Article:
Creating advocates for history through the stories of greater Los Angeles.
Taking care of the museum’s historic structures has been a priority for years—and it still is, but we feel we can tell a more comprehensive story about life in the Los Angeles region between the 1840s and 1920s if we focus on the environment around the historic houses, too. The location where the Workman family chose to build their home was practical and purposeful. It was close to water, at a slightly higher elevation, and probably determined to be quite fertile due to the fact that the San Gabriel Mission used the land for many years before the family’s arrival.
Early on, the family planted corn, beans, and barley, and by 1856, a visitor noted “a fine and large vineyard and orchard…and an abundance of fruit of all kind.” We know the family produced port, as well as white, red, and sweet, or Angelica wine made using Mission grapes. The earliest documentation we have pertaining to the family’s wine-making is the 1850 census agricultural schedule, which showed the family having either 150 or 750 gallons of wine on hand. By the late 1880s, Workman’s grandsons were producing almost 10,000 gallons annually!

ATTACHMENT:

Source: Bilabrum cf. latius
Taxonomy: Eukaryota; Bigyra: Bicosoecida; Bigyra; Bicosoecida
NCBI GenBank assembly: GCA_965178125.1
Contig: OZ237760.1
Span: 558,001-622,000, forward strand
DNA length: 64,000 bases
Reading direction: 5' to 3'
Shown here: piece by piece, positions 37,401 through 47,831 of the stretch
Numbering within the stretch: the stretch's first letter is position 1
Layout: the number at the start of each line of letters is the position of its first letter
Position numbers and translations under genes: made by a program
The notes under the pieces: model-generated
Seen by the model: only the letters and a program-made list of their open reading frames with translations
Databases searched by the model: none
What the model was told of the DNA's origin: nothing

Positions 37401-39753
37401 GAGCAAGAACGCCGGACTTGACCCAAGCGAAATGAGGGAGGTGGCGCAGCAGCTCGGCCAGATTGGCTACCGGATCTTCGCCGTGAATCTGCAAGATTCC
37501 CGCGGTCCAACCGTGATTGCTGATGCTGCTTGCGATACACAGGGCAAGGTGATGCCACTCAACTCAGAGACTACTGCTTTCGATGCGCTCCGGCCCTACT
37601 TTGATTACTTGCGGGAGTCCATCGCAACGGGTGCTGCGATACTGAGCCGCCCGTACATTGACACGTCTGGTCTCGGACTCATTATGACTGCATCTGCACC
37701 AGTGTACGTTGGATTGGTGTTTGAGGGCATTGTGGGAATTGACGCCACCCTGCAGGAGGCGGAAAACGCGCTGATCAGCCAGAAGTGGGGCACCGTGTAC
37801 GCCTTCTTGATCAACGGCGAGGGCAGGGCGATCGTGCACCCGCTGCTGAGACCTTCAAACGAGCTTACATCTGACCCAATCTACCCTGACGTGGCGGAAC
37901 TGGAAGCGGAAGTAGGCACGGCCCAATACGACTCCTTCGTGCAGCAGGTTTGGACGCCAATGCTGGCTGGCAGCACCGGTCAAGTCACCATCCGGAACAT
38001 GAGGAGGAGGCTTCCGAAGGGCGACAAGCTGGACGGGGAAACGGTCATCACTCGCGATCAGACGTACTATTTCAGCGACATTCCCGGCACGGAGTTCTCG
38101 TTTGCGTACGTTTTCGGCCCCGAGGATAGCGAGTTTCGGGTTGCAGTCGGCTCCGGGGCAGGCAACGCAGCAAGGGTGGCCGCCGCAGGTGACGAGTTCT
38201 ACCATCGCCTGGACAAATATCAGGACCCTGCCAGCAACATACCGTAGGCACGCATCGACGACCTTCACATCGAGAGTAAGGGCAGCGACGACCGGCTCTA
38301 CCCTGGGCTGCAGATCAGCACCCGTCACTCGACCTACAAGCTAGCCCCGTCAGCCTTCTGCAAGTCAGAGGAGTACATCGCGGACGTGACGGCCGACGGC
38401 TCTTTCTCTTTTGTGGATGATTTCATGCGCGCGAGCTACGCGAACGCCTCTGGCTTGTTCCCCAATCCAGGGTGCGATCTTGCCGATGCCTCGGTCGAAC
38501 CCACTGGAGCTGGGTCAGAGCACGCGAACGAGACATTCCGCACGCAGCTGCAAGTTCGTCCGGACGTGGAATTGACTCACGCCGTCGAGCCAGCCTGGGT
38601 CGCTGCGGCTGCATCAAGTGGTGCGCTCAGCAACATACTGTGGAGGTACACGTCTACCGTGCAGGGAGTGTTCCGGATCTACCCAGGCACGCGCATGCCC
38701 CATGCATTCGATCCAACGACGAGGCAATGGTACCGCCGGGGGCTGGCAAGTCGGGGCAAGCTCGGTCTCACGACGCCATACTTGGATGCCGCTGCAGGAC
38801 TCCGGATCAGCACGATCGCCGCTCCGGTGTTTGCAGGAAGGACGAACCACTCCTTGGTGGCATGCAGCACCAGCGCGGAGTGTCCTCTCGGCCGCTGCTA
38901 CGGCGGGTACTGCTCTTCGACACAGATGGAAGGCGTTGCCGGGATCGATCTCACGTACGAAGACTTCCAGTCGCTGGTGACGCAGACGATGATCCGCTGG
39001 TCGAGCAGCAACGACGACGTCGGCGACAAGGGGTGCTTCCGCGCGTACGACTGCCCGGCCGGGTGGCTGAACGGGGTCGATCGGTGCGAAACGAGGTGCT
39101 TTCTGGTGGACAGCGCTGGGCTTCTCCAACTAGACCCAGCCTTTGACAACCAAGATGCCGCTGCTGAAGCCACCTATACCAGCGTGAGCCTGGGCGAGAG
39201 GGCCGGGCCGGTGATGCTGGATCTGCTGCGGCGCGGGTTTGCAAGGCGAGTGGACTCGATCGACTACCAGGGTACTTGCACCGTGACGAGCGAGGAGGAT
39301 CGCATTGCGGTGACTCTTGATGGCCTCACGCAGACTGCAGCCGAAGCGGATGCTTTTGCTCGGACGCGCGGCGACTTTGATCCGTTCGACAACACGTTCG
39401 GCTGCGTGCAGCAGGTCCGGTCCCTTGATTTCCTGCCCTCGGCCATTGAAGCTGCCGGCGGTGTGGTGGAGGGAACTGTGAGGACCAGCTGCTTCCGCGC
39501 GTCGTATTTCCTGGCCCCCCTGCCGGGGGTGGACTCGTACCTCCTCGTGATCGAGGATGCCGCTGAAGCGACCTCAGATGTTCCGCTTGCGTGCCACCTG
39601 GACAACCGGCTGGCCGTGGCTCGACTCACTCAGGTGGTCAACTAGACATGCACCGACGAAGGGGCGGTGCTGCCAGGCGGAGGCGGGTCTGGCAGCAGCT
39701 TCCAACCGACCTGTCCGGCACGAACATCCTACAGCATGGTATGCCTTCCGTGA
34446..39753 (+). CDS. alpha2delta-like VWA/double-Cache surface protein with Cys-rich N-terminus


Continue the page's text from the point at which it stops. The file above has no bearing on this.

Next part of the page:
In the coming months visitors will notice a lot of change taking place on what we refer to as our Center Drive, a dirt driveway that separates the Workman House, built in 1842, and La Casa Nueva, completed about 1927. Pomegranate trees planted by the Temple family adorn the west side of the walkway—and they aren’t going anywhere! The east side of the drive is where we are experimenting with some new plantings: a plot of grapes and a native garden. These spaces will provide us with new and exciting opportunities for programming and interpretation, and more importantly, they reflect plantings that were abundant in the region during the time that the Workman family lived here.
This week, three rows of grapes were planted: chardonnay, cabernet, and Mission. If all goes well, the cordon-trained vines should produce their first harvest in two to three years. The trellising system will enable the grapes to grow vertically, hanging down like a curtain. Stay tuned for updates from the vineyard—and better yet—stop by to see it for yourself.
Special thanks to Alexandra Rasic, director of public programs, for contributing this post.